As actinobacteria, the presence of some yeasts in the microbiota of these hostile Brazilian environments also stands out. Da Silva Andrade et al. [63], showed that from the yeast, Rhodotorula glutinis, isolated at the semi-arid Pernambucano soil, β-carotene can be obtained by using economical production conditions. Also, the ability of this carotenoid to inhibit cell growth of tumor cells was evaluated and effective for breast cancer and promyelocytic leukemia.

These data corroborate with the idea that the Caatinga Domain is a potential source of microorganisms that produce promising molecules, especially carotenoids. Also, it will be a region of great interest to biotechnologists, which has prospects for applications in industries.

6. Application of Carotenoids in the Cosmetics Industry

Chemical UV filters do not fully protect the skin, as they absorb, instead of reflecting or spreading all the UV photons that reach the skin. Most of the consequences caused by UVA radiation are related to the generation of Reactive Oxygen Species (ROS) after exposure. Therefore, it is necessary to add antioxidant molecules to sunscreens, especially in topical products, which minimize UV damage to the skin [64].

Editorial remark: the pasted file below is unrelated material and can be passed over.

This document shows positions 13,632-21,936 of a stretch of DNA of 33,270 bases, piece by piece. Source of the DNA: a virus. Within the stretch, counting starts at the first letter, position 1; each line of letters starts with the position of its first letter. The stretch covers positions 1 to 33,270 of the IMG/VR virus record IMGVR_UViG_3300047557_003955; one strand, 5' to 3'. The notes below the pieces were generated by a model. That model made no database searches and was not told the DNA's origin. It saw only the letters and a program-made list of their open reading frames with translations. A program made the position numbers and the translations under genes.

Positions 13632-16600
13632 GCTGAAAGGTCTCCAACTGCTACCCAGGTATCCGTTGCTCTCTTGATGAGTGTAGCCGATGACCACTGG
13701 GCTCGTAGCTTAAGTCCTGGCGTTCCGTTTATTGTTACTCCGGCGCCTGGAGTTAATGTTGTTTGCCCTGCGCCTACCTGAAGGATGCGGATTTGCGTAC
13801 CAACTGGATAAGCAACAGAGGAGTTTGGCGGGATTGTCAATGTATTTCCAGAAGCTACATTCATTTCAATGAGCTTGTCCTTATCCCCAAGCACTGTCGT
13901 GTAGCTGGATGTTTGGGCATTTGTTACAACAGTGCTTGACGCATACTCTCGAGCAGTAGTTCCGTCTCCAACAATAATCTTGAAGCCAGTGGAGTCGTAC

Carotenoids have aroused the interest of the cosmetic industries, since they are important natural antioxidants acting in the reduction of the generation of free radicals and, consequently, diminish the photodamage in the skin [65]. Also, they have a promising anti-UV capability, which boosts the development of photoprotective cosmetic formulations [3]. Whereas, it is intended to reduce the concentration of chemical filters or replace them with sunscreens based on natural products [26].

β-carotene, lycopene, and astaxanthin are among the most described carotenoids and used as photo protectors since they have strong antioxidant properties [21]. β-carotene, known as a precursor to provitamin A, a strong inhibitor of 1O2, and free radical scavenger is strongly associated with its accumulation in the skin after ingestion, and later, its transformation into vitamin A in the body, which helps in the formation of melanin [66].

Lycopene, a potent antioxidant, has a significant correlation in skin roughness. It suggests that higher levels of skin antioxidants effectively can reduce skin roughness [66] [67]. Astaxanthin acts as an effective antioxidant against lipid peroxidation and oxidative stress. Also, this property is associated with the prevention of the formation of spots and wrinkles on human skin [66].